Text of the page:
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Tuesday, 29 October, 2002, 22:11 GMT
Lock 'em up approach failing - judge
Lincoln jail interior
Lord Woolf blamed the Lincoln jail riots on overcrowding
The "punitive approach" to fighting crime by imposing ever tougher jail sentences has failed, the most senior judge in England and Wales has said.

Over-reliance on jail sentences has led to an overcrowding problem which is a "cancer" at the heart of the Prison Service, Lord Chief Justice Lord Woolf warned.

That undermined its efforts to reform and rehabilitate offenders, and contributed to disturbances such as the recent riots at Lincoln, he said.

Lord Woolf called for a more "holistic" approach to criminal justice, with more use of community-based penalties, restorative justice and drug treatment for minor offenders.

Lord Woolf
More use should be made of community sentences, Lord Woolf said
Jail should be reserved for serious and violent criminals, he said - which would free the Prison Service to concentrate on rehabilitation work.

The Lord Chief Justice's comments were welcomed by the Home Office, which is expected to extend the use of community penalties in the Criminal Justice Bill in next month's Queen's Speech.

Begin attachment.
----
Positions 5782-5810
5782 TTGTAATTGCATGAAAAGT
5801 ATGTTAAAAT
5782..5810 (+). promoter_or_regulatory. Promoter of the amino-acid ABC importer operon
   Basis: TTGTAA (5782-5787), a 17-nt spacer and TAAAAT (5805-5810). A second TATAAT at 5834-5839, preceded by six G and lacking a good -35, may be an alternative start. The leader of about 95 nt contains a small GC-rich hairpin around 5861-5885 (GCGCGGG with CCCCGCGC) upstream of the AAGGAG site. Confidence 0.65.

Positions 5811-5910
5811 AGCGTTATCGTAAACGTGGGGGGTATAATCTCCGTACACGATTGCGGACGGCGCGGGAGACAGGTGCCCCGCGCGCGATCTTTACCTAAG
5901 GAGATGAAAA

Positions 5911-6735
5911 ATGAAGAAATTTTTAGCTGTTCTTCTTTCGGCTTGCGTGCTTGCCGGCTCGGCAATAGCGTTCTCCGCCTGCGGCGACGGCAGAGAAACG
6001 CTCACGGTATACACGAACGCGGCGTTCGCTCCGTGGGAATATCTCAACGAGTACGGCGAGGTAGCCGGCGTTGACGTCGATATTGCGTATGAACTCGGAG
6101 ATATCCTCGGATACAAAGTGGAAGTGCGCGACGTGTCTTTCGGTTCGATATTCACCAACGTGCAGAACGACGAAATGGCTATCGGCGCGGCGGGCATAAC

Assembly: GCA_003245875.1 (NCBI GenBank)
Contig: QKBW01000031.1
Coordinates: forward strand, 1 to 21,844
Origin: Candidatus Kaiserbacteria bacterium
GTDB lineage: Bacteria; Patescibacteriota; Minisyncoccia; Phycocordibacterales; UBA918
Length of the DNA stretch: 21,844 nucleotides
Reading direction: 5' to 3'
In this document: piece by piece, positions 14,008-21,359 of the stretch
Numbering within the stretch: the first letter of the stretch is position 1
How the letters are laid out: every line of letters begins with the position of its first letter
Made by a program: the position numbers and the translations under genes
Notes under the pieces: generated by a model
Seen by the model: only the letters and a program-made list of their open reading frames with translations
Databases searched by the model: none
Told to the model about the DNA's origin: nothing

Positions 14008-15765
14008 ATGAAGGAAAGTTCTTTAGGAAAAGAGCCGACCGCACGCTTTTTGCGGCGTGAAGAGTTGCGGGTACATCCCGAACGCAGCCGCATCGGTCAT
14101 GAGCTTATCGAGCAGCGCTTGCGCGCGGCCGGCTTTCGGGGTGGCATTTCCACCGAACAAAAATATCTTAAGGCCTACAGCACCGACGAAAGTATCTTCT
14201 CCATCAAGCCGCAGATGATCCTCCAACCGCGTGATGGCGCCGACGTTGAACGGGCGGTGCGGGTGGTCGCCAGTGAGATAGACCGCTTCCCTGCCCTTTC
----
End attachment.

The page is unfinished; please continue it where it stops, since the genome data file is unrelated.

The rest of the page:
But Lord Woolf warned that the changes must be backed by more money for the Probation Service, which will have the job of supervising offenders in the community.

Delivering the Rose Lecture in Manchester, Lord Woolf accepted that judges must bear some blame for the increasing prison population.

Lincoln loss

However, he said they were reacting to pressure from politicians.

"There is a continuous upward pressure, and very rarely any downward pressure, on the level of sentences," he said.

"The upward pressure comes from public opinion and the media, the government of the day and Parliament."

Lord Woolf, who produced the influential report into the riots at Manchester's Strangeways prison in 1990, said overcrowding was the cause of this month's disturbances at Lincoln.

"The prison estate has a finite capacity," he said. "If you insist on trying to take in through the front door more prisoners than a prison can hold without letting the necessary number out of the back door, a prison will simply explode.

'Mischief-makers'

"This is what happened during the Strangeways series of riots. It is also possibly what happened at Lincoln last week."

He said Martin Narey, the director-general of the Prison Service, attributed the problem to "mischief-makers".

"However, I am sceptical as to whether mischief-makers can result in the loss of a prison if they are not able to make mischief in fertile ground," he said.

Lord Woolf also said the various different agencies within the criminal justice system needed to "pull together" more.

He cited 1,326 occasions in 2001 when the prosecution was not ready to start a Crown Court trial on the scheduled date.

See also:

25 Oct 02 | England
30 Jan 02 | UK
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